Victory in the future battlefield will depend a great deal on interoperability, integration and level of jointmanship achieved in all dimensions.
The Maritime and Air Defence Commands are going to be established much ahead of the Land based Theatre Commands of the Indian Army. (Representational image: Reuters)
Victory in the future battlefield will depend a great deal on interoperability, integration and level of jointmanship achieved in all dimensions. Later this summer, the announcement of setting up a new Air Defence (AD) and Maritime Command is expected. This new AD formation, as reported by Financial Express Online, last October is expected to be located near the Indian Air Force’s (IAF) Central Command in Prayagraj (Allahabad).
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Some of the most important bases of the IAF are controlled from this command.
The formation of the new Air Defence Command is part of the restricting plan of the Indian Armed Forces as was announced by the Chief of Defence Staff (CDS) Gen Bipin Rawat last year. The restructuring is part of the Department of Military Affairs — which will be working to words the creation of Joint Military Commands along with Theatre command, as reported earlier.
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The office of the CDS is planning to complete Theatrisation over the next three years. The Maritime and Air Defence Commands are going to be established much ahead of the Land based Theatre Commands of the Indian Army.
Why? Because the Indian Army has larger representation in all the Tri-services organizations.
And, it may be prudent to make Indian Army responsible for centrally implementing the Theatre Level technological solutions (like Tactical Data Link, Software Defined Radios etc.) for the tri-services.
More about the Air Defence & Maritime Command
As has been reported earlier, this command will be controlling air defence assets of the three services and its Commander –in-Chief will be a three star officer from Indian Air Force.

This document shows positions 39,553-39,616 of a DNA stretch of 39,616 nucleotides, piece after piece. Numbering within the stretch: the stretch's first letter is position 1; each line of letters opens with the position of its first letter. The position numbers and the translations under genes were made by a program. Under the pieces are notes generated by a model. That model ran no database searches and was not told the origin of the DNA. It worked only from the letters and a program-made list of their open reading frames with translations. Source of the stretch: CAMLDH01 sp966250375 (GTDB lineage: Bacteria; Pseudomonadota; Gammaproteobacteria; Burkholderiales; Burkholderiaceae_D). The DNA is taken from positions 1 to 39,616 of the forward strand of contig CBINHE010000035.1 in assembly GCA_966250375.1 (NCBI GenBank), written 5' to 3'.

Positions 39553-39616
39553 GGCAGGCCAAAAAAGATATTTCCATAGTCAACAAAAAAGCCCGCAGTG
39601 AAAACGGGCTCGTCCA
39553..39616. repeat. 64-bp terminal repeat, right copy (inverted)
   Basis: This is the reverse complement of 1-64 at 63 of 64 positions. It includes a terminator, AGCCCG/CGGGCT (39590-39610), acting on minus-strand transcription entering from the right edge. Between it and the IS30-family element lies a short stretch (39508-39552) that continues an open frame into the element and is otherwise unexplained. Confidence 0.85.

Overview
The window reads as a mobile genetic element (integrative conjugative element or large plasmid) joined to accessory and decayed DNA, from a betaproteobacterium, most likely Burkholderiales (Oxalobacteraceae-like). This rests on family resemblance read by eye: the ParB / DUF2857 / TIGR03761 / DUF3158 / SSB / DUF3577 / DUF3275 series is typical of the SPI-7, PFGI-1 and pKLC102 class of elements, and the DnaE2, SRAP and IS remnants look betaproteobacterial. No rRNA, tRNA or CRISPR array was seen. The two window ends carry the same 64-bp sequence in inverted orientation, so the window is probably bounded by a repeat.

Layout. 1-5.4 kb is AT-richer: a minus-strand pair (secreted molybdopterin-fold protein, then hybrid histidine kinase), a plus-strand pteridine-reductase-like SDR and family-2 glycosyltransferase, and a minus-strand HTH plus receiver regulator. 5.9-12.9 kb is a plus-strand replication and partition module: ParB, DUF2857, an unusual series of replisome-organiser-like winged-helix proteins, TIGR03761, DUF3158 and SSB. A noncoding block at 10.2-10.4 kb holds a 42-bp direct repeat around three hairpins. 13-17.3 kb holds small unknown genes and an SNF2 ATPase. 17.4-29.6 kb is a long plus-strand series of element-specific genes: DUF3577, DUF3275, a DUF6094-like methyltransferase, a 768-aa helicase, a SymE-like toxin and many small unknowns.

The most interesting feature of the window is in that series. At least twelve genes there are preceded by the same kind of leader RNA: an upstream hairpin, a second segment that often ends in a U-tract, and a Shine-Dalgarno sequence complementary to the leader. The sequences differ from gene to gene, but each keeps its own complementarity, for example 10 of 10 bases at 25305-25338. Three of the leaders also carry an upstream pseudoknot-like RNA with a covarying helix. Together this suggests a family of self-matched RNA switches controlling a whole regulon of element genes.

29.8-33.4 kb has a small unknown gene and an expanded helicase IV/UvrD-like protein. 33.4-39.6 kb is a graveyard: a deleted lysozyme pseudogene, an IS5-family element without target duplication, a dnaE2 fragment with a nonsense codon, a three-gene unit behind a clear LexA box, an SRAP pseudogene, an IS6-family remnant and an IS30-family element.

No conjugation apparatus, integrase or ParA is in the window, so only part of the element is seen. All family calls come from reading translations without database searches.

And, in the case of Maritime Command, it will be based in Karwar, to be headed by a three star officer of the Indian Navy. Its primary responsibility based on reports is going to be of securing India from threats that could be from the waters.
What do experts think of this restructuring?
Sharing his views with Financial Express Online, Maj Gen Jagatbir Singh, (Retd), says, “We cannot work in silos. While synergy of capabilities is imperative at the same time major transformations need to be implemented with deliberation and care. Transition will not be an easy process, and there will be numerous challenges most of which will be from within the Services.”
According to him the Joint Commands are long overdue and is a welcome step which was inevitable. “Ultimately, the success and viability of these commands will lie in the resources provided to them and mid-course corrections carried out. Capability is the key for success in war, structures can be created including dynamic ones at times based on the threat envisaged.”
“In the US, jointmanship was a top down approach with the Goldwater – Nichols Act in 1986 and the same path is now being followed by us as implementation of ‘Theatreisation’ is a mandate which has been given to the CDS,” opines Maj Gen Singh.
“It is wishful to expect that this will be achieved without any teething problems. The concept varies from country to country and the model applicable to the US, cannot be applied in totality in our context. As for one the US does not defend its own borders and its focus is on global power projection,” the former General observes.